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Mom's Exercise Does Not Affect Baby's Nursing

Mon Apr 22, 1:26 PM ET

NEW YORK (Reuters Health) - Although nursing moms are often told that exercise could make their milk temporarily taste "sour" to their infant, a new report suggests that this may not be true.

It seems that breast-feeding women can continue to exercise without offending the taste buds of their infants, according to researchers.


Pregnancy Stress Linked to Child's Blood Pressure

Mon Apr 22, 2002

By E. J. Mundell

NEW ORLEANS (Reuters Health) - A new study in animals suggests that women who experience a few days of emotional stress very early in their pregnancy may pass on a higher risk of adult high blood pressure to their child.

But there's good news, too--the researchers believe that women who take even a brief "time out" from worry may eliminate the effects of stress hormones on their offspring's cardiovascular health.

Angry Men at Risk for Early Heart Attack

Mon Apr 22,2002

NEW YORK (Reuters Health) - Hot-tempered men are more likely to develop premature heart disease and suffer an early heart attack compared with their more placid peers, study findings indicate.

The study of more than 1,000 men found that those who responded to stressful situations with feelings of anger and irritability were three times more likely to be diagnosed with heart disease before they turned 55. These men were also five times as likely to have a heart attack before the age of 55.


Extract co2 dioxide directly from the air

Source: Los Alamos National Laboratory (

Date: Posted 4/15/2002
Imagine No Restrictions On Fossil-Fuel Usage And No Global Warming

ORLANDO, Fla., April 9, 2002 - Researchers at the U.S. Department of Energy's Los Alamos National Laboratory are studying a simple, cost effective method for extracting carbon dioxide directly from the air - which could allow sustained use of fossil fuels while avoiding potential global climate change.


Power Plant Emissions Blamed for Premature Deaths

By Cat Lazaroff

WASHINGTON, DC, April 18, 2002 (ENS) - Almost 6,000 premature deaths can be blamed each year on pollution from 80 power plants in the Midwest and Southeast, charges a report released by a consulting firm and a former enforcement officer from the U.S. Environmental Protection Agency. The study looked at the emissions from plants run by eight utility companies cited by the Justice Department in 1999 and 2000 for violating the Clean Air Act.

Global Warming Fills Glacial Lakes to Bursting

GENEVA, Switzerland, April 18, 2002 (ENS) - At least 44 glacial lakes high in the Himalayas are filling so rapidly they could burst their banks in as little as five years, an international team of scientists has found.

Scientists with the United Nations Environment Programme (UNEP) and the International Centre for Integrated Mountain Development (ICIMOD), and their colleagues from Nepal and Bhutan, are warning that the lakes could overflow, sending millions of gallons of deadly floodwaters swirling down valleys, putting at risk tens of thousands of lives.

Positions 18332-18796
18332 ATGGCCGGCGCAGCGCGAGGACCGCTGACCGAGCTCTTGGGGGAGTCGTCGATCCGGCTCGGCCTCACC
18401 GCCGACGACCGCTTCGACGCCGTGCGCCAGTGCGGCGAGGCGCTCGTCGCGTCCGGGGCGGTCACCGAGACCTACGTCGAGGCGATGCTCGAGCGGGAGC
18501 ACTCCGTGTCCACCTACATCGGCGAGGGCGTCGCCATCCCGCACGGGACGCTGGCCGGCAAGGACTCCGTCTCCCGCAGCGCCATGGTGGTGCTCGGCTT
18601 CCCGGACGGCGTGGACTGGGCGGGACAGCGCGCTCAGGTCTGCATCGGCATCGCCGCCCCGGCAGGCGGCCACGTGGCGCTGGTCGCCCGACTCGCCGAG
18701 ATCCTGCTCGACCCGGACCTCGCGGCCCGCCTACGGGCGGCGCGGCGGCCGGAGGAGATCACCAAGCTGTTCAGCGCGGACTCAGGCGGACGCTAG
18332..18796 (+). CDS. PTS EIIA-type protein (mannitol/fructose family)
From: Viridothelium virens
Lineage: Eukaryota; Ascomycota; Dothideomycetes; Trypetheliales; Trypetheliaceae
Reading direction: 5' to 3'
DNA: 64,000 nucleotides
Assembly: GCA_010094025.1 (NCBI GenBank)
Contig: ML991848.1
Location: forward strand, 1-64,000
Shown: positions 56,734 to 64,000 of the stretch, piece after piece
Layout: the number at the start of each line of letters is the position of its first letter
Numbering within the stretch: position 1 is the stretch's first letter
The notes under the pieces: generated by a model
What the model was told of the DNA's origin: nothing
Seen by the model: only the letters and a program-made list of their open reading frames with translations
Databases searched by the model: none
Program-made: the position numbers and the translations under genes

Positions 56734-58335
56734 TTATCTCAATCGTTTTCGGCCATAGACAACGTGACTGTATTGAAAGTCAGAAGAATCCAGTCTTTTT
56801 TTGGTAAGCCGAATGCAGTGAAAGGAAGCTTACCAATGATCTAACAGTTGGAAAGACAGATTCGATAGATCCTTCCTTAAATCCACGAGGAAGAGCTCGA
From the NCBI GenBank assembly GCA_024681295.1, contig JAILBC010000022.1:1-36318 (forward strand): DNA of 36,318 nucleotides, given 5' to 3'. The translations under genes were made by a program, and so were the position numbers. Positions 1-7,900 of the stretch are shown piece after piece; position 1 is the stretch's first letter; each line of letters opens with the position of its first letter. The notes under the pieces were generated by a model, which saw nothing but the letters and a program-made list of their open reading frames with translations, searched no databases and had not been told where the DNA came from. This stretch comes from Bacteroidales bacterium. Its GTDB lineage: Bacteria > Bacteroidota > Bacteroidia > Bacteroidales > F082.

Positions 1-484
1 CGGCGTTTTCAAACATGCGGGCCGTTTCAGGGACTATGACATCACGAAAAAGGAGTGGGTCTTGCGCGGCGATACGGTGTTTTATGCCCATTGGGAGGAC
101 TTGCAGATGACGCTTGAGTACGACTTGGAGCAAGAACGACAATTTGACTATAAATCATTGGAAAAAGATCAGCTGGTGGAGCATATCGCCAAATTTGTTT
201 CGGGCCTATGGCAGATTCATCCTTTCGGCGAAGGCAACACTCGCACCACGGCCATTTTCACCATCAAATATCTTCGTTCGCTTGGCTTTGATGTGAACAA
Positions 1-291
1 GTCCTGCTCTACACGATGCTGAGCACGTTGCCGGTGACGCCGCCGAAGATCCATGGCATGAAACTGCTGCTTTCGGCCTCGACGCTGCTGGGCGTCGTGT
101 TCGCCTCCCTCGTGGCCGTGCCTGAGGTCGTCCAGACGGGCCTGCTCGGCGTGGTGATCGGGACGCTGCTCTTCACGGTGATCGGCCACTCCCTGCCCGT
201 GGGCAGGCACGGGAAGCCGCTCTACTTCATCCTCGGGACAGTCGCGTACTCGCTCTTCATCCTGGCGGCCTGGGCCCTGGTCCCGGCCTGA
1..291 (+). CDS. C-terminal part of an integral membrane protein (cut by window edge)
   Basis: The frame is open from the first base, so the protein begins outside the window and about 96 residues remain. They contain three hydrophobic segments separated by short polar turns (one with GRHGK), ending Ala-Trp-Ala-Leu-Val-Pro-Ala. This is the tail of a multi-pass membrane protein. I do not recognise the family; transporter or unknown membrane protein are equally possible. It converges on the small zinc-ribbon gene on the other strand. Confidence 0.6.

'Modern Meat'

With Doug Hamilton Producer, "Frontline"

April 19, 2002

The hamburger has become our national food: Americans eat more meat than any other people in the world, and the average person devours three hamburgers a week. And today's beef costs 30 percent less than it did in 1970. But how much does the average American know about the beef they're eating?


More States Loosening Wiretap Restrictions

By Dick Kelsey, Newsbytes

April 17, 2002

Proposed changes to state wiretap laws triggered by the terrorist attacks on Sept. 11 would give states added surveillance power that could erode civil liberties, said a review of state-level legislation released today. The review, conducted by a Washington-based non-profit that tracks legal and constitutional issues, examined how states approve and implement wiretaps. The Constitution Project seeks to determine whether laws compromise individual liberties.



Health Sciences Institute

April 16, 2002

Dear Reader,

There's no other way to say it - the FDA strikes again.

In between extorting hundreds of millions of dollars to approve drugs, only to yank many of them off the market a few months later (not to mention placing unconstitutional gag orders on people trying to inform the public of the health benefits of simple vitamin E), they are now making it nearly impossible for you to get your hands on one of nature's most powerful - and proven - pain relievers.

To Science with Love

ISIS seminar 16 April 2002

How science and scientists can contribute to the sustainability agenda
Dr. Mae-Wan Ho

(Seminar on Responsibility and Education in a Risk Society, 16 April, 2002 London, organised by the government-funded Learning and Skills Development Agency, and intended for policy-makers and others responsible for post-16 education.)